Read more

The 7 Climate Tipping Points That Could Change the World Forever

More emissions also means the land and oceans become weaker to absorb this carbon pollution, which makes heating even worse. With immediate and rapid reductions, the natural world can still absorb 70 percent of our emissions. Without cuts, that drops to just 40 percent.

One of the more straightforward sections of the report begins: “Many changes due to past and future greenhouse gas emissions are irreversible for centuries, if not millennia. This particularly affects the world’s oceans and ice, which absorb 96% of the world’s heating, meaning the ice will continue to melt and the oceans will rise towards our many overcrowded coastal cities.

The likely range is around 3 to 40 inches, or up to 3.3 feet, by the turn of the century. But it could be over 6.5 feet by then, or over 16 feet by 2150, the report warns. Extreme sea level events, such as coastal flooding, which have only occurred once a century in the recent past, are expected to occur at least once a year in 60% of places by 2100.

“It may seem like a long way off, but there are already millions of children born who are expected to be alive until the 22nd century,” says Professor Jonathan Bamber, University of Bristol, UK, and author of report.

The many scientific advances since the last full IPCC report in 2013 mean better projections for specific regions of the world. He can’t find a safe place. For example, even at 1.5 ° C of heating, heavy rains and flooding are expected to intensify in Europe, North America and most parts of Africa and Asia.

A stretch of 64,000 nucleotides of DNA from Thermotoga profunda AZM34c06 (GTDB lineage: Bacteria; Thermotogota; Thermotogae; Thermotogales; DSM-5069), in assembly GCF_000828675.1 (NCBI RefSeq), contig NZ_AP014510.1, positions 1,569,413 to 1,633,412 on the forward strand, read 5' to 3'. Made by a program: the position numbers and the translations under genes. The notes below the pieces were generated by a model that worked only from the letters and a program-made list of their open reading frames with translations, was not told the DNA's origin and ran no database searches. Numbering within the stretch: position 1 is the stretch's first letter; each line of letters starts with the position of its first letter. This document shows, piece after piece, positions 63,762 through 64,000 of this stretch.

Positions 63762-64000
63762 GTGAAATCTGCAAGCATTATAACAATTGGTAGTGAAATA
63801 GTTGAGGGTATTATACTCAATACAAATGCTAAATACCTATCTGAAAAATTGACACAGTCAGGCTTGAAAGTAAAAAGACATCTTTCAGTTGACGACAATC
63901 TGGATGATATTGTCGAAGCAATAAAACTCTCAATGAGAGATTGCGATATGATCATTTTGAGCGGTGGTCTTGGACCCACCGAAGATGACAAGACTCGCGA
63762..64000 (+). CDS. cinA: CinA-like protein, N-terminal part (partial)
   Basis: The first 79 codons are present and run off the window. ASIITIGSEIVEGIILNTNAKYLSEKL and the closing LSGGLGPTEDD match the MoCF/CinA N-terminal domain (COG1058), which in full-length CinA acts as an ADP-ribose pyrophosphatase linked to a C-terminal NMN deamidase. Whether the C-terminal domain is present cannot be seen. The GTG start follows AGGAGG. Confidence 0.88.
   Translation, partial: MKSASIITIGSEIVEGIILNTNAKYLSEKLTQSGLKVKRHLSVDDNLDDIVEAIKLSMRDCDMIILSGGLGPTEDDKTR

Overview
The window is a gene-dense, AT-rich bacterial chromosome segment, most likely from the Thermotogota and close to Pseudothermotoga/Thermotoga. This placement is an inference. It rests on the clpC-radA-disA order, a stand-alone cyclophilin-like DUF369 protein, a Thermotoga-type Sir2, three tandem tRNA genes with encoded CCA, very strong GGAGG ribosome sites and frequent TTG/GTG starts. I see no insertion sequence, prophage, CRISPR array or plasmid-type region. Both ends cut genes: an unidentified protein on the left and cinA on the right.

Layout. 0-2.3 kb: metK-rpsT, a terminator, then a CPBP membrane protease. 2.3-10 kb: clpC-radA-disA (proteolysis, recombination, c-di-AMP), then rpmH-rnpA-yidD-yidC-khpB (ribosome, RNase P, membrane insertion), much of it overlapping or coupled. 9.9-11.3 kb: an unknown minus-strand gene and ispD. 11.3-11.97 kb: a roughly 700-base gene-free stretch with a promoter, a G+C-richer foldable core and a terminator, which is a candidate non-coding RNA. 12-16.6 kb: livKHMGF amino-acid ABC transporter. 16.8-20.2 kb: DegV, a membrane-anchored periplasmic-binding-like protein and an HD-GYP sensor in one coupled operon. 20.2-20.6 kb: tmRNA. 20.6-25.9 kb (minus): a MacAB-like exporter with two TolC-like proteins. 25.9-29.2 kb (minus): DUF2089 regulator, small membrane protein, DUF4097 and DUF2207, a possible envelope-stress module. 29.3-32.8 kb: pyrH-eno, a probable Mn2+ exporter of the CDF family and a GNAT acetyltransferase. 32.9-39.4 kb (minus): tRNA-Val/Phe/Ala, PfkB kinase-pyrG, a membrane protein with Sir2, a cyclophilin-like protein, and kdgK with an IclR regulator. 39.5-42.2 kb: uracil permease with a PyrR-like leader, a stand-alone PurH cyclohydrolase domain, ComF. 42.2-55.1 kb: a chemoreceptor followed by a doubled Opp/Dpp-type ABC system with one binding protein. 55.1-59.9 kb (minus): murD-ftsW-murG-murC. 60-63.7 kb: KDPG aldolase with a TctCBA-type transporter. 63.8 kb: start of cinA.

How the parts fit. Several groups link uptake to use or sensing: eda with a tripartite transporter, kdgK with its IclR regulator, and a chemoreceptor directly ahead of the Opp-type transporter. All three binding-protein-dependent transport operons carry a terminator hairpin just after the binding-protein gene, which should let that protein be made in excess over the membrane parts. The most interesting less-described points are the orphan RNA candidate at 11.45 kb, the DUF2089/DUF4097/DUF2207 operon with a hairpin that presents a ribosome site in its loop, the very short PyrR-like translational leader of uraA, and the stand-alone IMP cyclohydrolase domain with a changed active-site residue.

“We can no longer assume that the citizens of richer and more secure countries like Canada, Germany, Japan and the United States will be able to overcome the worst excesses of a rapidly destabilizing climate,” he said. said Katharine Hayhoe, chief scientist at The Nature Conservancy. . “It is clear that we are all in the same boat – facing a challenge that will affect us all in the course of our lives. “

The report is the IPCC’s sixth but the first to thoroughly assess the risk of tipping points. These are abrupt and irreversible changes in critical Earth systems that are having huge impacts and of growing concern to scientists. The collapse of the great Atlantic currents, ice caps or the Amazon rainforest “cannot be ruled out”, warns the report.

“For tipping points, it’s clear that every additional ton of CO2 emitted today pushes us into a minefield of feedback effects tomorrow,” says Dave Reay, professor of carbon management and education at the ‘University of Edinburgh in Scotland.

So what can we do? The last section of the IPCC report discusses how future climate change can be contained. He finds that 2,400 billion metric tonnes (26.5 billion tonnes) of CO2 have been emitted by mankind since 1850, and that we can only leak an additional 400 billion metric tonnes (441 billion tonnes) for have a 66% chance of staying at 1.5 ° C.

In other words, we have already exploded 86% of our carbon budget, although the report says the science is clear that if emissions are reduced, temperatures will stop rising in a decade or two and the increase. extreme fatal events will be severely limited.

“Unless there are immediate rapid and large-scale reductions in greenhouse gas emissions, limiting warming to 1.5 ° C will be out of reach,” said Abdalah Mokssit, IPCC secretary .

“But we never dictate policy to any country – it’s up to governments to make the decisions.”

Scientists have now spoken, louder and more clearly than ever. It is now up to politicians to act.